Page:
Great Britain’s James Ward reflects on his Davis Cup heroics

Great Britain's James Ward celebrates victory after the Davis Cup match against Russia's Dmitry Turs

Great Britain's James Ward celebrates victory after the Davis Cup match against Russia's Dmitry Tursunov - Credit: PA Wire/Press Association Images

Camden’s James Ward says his heroic victory for Great Britain’s Davis Cup team against Russia’s Dmitry Tursunov was the biggest moment of his career.

GB played five matches against the Russians in Coventry over the weekend, and they found themselves 2-0 down after Ward and Dan Evans both lost their opening singles matches in five sets.

However, the British pairing of Jonny Marray and Colin Fleming won their doubles game to make it 2-1, and Ward and Evans then won their singles matches to secure a 3-2 victory – the first time Great Britain had come back from 2-0 down to win a Davis Cup tie since 1930.

Asked where the achievement ranked in his career, Ward said: “It’s got to be the highest because of the situation.

“It’s the first time we’ve come back from 2-0 down in the Davis Cup for over 80 years so it’s a historical achievement and I can be very proud that I played a big part in it. It’s a great thing to represent your country, especially when you have weekends like that.”

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Ward, from Eversholt Street near Euston Station, had previously suffered an agonising defeat against Evgeny Donskoy, who was ranked 80th in the world, losing a two-set lead to go down 4-6, 4-6, 7-5, 6-2, 8-6.

But Britain’s No2 bounced back in style on Sunday to beat the world No67, Tursunov, in another five-set marathon, triumphing 6-4, 5-7, 5-7, 6-4, 6-4 to level the tie at 2-2 – and Evans went on to shock Donskoy.

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Britain’s success in the Euro/Africa Group One clash means they face a play-off away against Croatia in September, with the winners promoted to the 16-team World Group.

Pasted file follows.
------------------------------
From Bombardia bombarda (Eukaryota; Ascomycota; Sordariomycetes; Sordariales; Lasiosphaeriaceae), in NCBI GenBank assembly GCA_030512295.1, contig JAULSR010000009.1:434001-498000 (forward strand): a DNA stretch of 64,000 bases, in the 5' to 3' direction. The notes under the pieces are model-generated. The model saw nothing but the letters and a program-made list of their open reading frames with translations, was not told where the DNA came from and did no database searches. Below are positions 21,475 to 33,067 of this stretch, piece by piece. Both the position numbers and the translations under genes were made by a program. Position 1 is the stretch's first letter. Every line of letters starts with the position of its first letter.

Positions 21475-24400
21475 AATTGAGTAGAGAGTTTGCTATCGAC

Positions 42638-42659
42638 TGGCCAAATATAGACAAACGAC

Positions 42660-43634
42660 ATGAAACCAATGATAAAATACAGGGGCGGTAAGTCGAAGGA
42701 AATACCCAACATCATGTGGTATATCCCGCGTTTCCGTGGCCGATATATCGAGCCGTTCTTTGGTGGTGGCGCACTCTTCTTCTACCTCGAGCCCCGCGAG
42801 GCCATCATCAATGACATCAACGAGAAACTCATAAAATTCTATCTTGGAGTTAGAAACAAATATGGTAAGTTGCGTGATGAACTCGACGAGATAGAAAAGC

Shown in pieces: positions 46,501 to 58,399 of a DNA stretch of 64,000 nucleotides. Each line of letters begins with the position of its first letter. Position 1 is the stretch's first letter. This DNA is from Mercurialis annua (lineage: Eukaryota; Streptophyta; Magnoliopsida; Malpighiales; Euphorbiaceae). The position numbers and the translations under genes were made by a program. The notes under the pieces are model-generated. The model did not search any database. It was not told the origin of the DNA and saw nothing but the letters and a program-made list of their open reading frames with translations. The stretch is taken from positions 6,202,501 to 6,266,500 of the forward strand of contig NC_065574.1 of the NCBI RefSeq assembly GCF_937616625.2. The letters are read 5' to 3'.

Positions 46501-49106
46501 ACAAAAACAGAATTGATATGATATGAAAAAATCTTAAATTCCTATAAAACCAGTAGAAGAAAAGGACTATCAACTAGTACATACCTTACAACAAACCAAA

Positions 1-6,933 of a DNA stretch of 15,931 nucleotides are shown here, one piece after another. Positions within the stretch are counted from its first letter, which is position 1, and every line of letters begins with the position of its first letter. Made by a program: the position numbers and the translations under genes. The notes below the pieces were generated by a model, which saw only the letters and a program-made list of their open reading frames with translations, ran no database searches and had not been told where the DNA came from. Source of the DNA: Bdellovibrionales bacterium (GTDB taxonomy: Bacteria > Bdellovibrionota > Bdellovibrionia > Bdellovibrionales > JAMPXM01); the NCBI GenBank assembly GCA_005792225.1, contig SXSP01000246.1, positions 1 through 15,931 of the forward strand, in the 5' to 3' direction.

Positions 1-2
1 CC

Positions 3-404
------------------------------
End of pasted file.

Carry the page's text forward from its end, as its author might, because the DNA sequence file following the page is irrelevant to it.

Ward said: “It will be big, I think Andy [Murray] will play at the end of the year. I’m looking forward to it, these are the reasons why you play.”

Ward has had plenty of ups and downs over the last four years. In 2009 he became the first British player since Tim Henman to win a challenger title on clay, winning the Sarasota Open in Florida, USA – but he was then diagnosed with glandular fever, ruling him out for five months.

He gradually returned to full fitness and reached the semi-final of Queen’s on grass in 2011, losing 6–3 7–6 against Jo Wilfried Tsonga.

And, last year, the 26-year-old reached his career-high ranking of 137 before reaching the second round of Wimbledon, where he lost out to Mardy Fish in a five-set thriller.

But Ward then fell awkwardly at the Newport tournament in America, breaking his hand and requiring an operation. He came back from the injury, only to tear the ligament, ruling himself out until January.

Ward now hopes his Davis Cup heroics will prove a point about the strength in depth in British tennis – and he is also aiming to stay injury-free and recover his previous ranking.

“Obviously you’re always going to get abuse for what happens [in British tennis], and sometimes it’s a fair point, but I broke my wrist after Wimbledon so I was out injured for six months or so and people don’t realise those things,” he said.

“Your ranking slips a little bit. It doesn’t really affect the level of your tennis, you just need time to get your ranking back up.

“I had glandular fever as well so that was a tough time, and I was out for a few months with that. It’s happened a couple of times now.

“Hopefully I can stay fit and healthy and I can get my ranking up – stay clear of injuries and I’ll be alright.”

Ward is now planning to head to America and then to China to play in challenger tournaments, before returning to Europe for the French Open at the end of May.

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